Thursday, March 20, 2014

Query Governance and Self-Serve BI

We have seen the future of BI, and it is self-serve. The growth of BI has steadily tended away from simple, passive reporting toward engagement and interaction, and finally to providing the ability to build your own query and render it with statistical and visual impact.

SAP Lumira is a prime example of this trend. If you didn't get a chance to see Stefan Schmitz as a guest presenter for our SAP Lumira, SAP BusinessObjects Explorer, BI 4, and Self-Serve BI webinar, then you can check out the recorded webinar to see how Lumira is starting to change the way that BI users analyze, present, and consume information.

Standard reporting is a remnant of the old command and control hierarchies so common not so long ago, but we are all information workers now, and we need to be able to explore, digest, and present information in ways that help us contribute to the enterprise.

But self-serve BI is a good news/bad news story. The information consumer's liberation creates challenges for BI platform managers and administrators. To make self-serve BI work, administrators are ceding control of information and information sources to information consumers, and the administrative challenge is to maintain a robust BI system and consistent service levels while the system is receiving more information requests at different times and in different ways.

As a BI platform manager or administrator in a self-serve BI world, your objectives are clear:
  • Optimize queries
  • Optimize data connectivity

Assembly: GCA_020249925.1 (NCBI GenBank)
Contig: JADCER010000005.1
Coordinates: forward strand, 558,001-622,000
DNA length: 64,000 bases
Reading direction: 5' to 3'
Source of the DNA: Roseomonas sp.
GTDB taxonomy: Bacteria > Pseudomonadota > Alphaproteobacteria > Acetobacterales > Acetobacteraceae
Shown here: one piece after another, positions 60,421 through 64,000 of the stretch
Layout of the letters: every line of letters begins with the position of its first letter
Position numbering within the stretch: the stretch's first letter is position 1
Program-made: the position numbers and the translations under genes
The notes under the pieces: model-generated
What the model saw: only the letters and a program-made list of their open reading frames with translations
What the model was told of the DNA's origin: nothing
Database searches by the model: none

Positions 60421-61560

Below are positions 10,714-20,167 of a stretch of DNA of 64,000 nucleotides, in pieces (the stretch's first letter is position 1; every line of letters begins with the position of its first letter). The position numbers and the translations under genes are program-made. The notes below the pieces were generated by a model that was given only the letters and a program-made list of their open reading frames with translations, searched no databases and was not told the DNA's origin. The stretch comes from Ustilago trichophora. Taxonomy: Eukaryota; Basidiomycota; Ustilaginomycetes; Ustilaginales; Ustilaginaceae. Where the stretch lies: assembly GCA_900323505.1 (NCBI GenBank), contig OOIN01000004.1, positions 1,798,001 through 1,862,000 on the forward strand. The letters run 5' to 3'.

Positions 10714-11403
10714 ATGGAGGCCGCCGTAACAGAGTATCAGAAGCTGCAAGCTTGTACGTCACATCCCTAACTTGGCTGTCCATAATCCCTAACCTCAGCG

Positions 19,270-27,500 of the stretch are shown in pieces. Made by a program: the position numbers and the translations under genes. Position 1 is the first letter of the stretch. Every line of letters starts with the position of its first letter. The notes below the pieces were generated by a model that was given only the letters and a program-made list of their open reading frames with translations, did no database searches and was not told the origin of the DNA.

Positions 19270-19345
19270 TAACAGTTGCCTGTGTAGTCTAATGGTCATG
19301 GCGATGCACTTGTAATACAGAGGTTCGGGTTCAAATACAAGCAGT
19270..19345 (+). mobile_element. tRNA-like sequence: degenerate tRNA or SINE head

• Foster data connectivity accountability

From these objectives flow your challenges:
  • Data connection visibility - so much of what happens in the delivery of business intelligence happens outside of your BI system, and typical BI monitoring does not account for these processes.
  • DBA dependency - even if you can identify problem queries that are affecting BI system performance, you may have to rely on DBAs external to your department to troubleshoot and remedy problems.
  • Bottlenecks - with standard reporting, you can optimize system performance by controlling when and where queries run, but self-serve BI is driven by events outside of your control.
  • Accountability - your best friend is an educated user, but you can't educate users if you can't track user behavior.
  • Service levels - in the final analysis, you'll be judged by your system's performance -- how well it delivers timely information -- regardless of how much control you have over how it is used.

Fortunately, you can use the APOS Intelligent Data Access Controller (IDAC) to help you become more proactive in monitoring, managing and auditing your BI data connectivity. With IDAC, you can:
  • Manage and monitor queries without creating a negative impact on system performance
  • Manage queries centrally
  • Monitor queries in real time
  • Cancel queries automatically
  • Cancel queries remotely
  • Analyze information offline to optimize performance
  • Monitor data access proactively per regulatory requirements
  • Encrypt credentials in property files
  • Track specific fields for sensitive data audit

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